Accessibility Homepage Skip navigation Sitemap


Register and log in to gain access to our forums and chat about everything 'hedgehog'!

Thank you for looking to contribute to the Hedgehog Street forum. Please note that when submitting replies or posts, these are run through our spam-checkers, so there may be a slight delay in your posts appearing, and reflecting in the forum post details below. However, if you think anything has gone awry please contact us.

The views and opinions expressed in this forum do not necessarily represent the views of PTES or BHPS.

Guidance on Releasing Rehabilitated Hedgehogs

Home Forums Carers / rescuing a hedgehog Guidance on Releasing Rehabilitated Hedgehogs

Viewing 15 posts - 1 through 15 (of 15 total)
  • Author
  • #13659
    Avatar photo

    Can I draw everyone’s attention to the information from News:

    Important reading for everyone interested in the welfare of hedgehogs.


    Hi Nic,

    I’m glad you highlighted this. Our over-wintering juvenile is now hibernating, but was getting very restless pacing up and down the large outdoor hutch from dusk to dawn. He hadn’t gained enough weight to be released, but it’s good to know that the advice now is to release the ones that have. keeping them in captivity for long periods of time can be very stressful, so as long as there is someone to keep an eye on them and provide food and water it can only be a good thing.


    I think this is very useful advice and timely! I’ve long thought that it must be better to re-release hogs once they are fixed and healthy weights than continue to keep them in captivity and await a good weather spell – which isn’t always predictable either. As you say Penny, they exhibit behaviours that are obviously demonstrating how difficult it is for them – I hear of hogs that make their feet bleed from the digging, scratching and pacing they do in desperation to escape. its also stressful for the carers to witness and causes you to question whether you are doing the best for them in such circumstances.
    I have re-released fixed Hogs myself in milder spells through winter and continued to support feed and provide a shelter if wanted. some returned on and off through the following year, which was a comfort to me that they had indeed survived.
    Hope your resident juvenile is in good shape for a release in the spring – potentially not too long now anyway!

    Avatar photo

    I agree the information about release times are interesting, but also very important is sites of release and the advice that:

    “hedgehogs should, whenever possible, be released from the same site at which they were found.”


    “So why is this so important?
    Hedgehogs build a mental map of their home range to help better navigate their environment, making them more vulnerable in unfamiliar areas. Hedgehogs released from unknown sites face larger competition for resources and a greater risk of road mortality. They may also spread infectious diseases to new populations.”

    So anyone who takes a hog to a rehabilitator, please make sure you get it back, once well enough, to release it where it came from, where it knows, etc.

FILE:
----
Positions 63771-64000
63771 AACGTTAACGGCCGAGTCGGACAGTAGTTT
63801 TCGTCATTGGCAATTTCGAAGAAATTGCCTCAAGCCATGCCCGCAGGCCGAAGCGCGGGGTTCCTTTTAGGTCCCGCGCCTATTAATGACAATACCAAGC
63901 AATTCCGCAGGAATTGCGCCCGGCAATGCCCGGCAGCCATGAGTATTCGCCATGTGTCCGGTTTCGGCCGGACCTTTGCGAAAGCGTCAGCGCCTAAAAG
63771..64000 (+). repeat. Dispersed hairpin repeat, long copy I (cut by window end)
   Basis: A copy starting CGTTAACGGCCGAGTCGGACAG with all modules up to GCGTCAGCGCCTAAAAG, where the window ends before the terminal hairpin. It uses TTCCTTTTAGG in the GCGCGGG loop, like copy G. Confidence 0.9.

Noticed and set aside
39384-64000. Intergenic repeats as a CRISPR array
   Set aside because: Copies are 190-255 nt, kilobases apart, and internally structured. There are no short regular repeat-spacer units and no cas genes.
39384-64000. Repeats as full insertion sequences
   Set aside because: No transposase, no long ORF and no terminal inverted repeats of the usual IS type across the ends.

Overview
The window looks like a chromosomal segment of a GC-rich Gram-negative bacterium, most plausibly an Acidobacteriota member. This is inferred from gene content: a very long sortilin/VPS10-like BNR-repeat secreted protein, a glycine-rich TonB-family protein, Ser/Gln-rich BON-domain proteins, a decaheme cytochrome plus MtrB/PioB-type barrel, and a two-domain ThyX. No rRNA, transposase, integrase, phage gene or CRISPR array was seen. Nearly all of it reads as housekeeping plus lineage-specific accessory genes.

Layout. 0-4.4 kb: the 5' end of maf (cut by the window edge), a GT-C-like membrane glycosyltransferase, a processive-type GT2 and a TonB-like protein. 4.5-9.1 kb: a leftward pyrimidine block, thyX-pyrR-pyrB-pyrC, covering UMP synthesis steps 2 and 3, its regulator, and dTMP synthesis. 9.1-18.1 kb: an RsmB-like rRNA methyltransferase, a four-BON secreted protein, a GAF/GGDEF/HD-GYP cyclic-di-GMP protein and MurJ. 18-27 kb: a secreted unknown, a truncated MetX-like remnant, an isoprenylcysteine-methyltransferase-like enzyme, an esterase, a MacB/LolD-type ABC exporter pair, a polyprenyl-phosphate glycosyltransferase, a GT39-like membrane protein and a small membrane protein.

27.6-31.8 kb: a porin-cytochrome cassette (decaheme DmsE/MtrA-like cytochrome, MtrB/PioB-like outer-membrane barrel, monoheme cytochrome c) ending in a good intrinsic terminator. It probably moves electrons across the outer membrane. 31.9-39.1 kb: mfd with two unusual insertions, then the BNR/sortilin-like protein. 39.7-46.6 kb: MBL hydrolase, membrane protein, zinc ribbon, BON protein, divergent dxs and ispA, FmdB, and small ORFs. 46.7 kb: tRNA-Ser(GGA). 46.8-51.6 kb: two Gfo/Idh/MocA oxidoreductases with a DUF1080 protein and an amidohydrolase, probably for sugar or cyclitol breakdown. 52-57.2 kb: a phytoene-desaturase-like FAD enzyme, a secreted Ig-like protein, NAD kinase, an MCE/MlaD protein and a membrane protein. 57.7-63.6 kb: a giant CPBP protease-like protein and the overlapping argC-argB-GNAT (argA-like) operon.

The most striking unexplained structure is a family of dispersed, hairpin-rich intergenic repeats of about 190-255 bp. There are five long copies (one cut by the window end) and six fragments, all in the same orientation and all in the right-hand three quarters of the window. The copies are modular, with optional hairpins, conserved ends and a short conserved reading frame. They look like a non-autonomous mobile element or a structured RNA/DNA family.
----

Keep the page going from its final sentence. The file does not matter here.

Hi Nic, yes – totally agree this should be the approach whenever possible for all the reasons you outline. It is difficult though when people bring hogs into carers and although they leave a contact name and location area, are often not interested or contactable in re-releasing once the hog is fixed. Carers are then left with little option but to use rehabilitators whom they know have safe release sites at least.
    On this topic – I understand some of the larger wildlife hospitals themselves re-release hogs in huge numbers in same locations year after year (many refuse to hand back to those who have handed in – understandable I guess if you are talking hundreds of numbers)- is there anything that suggests this is working as an approach or resulting in issues either for hogs or otherwise?


    Hi Jan-Marie, Nic,

    Our patient was from a garden where the owner takes a keen interest in her prickly visitors and is anxiously awaiting his return, so as soon as the weather warms up he will be on his way home. Like you say Jan-Marie, it is not always possible to return them from where they came, often they are handed into vets for instance with no contact details left. I think the main concerns have been over large numbers being released into the grounds of stately homes, for example, where previously there were no hedgehogs. Although it might sound idyllic, there must be a reason why there were no local residents and the places from which they formerly resided have lost even more of their precious population.

    Like you say Nic, the key is to make sure that if you take a hog to a carer make sure that you get it back, preferably by collecting it yourself if possible to save a carers valuable time.

    Avatar photo

    Hi Penny

    If you read the document
    carefully you will see it also refers to the problems of large numbers of hogs being released in locations other than where they came from. (The stately home thing is one aspect, but not the only one). The document says:

    Furthermore, it has been reported that some rehabilitators will use the same garden or patch of land for many releases. To ensure success, multiple hedgehogs should not be released into one area (unless they originated there).

    I’m sorry but I don’t think it is understandable any hog rescuers not being able to keep a record and keep track of where hedgehogs came from – it’s not rocket science. If the person doesn’t want to give their exact address, at least they could be asked for the location that the hog came from, so that the hog could be released as near to where it came from as possible. The document actually says if a hog cannot be released exactly where it came from i.e. dog attack:
    we would then advise release in the same area, but not in that garden. Sometimes no information is available for the exact site the hedgehog was found; in that case every effort should be made to locate the origin of the hedgehog, even if it’s just the general area.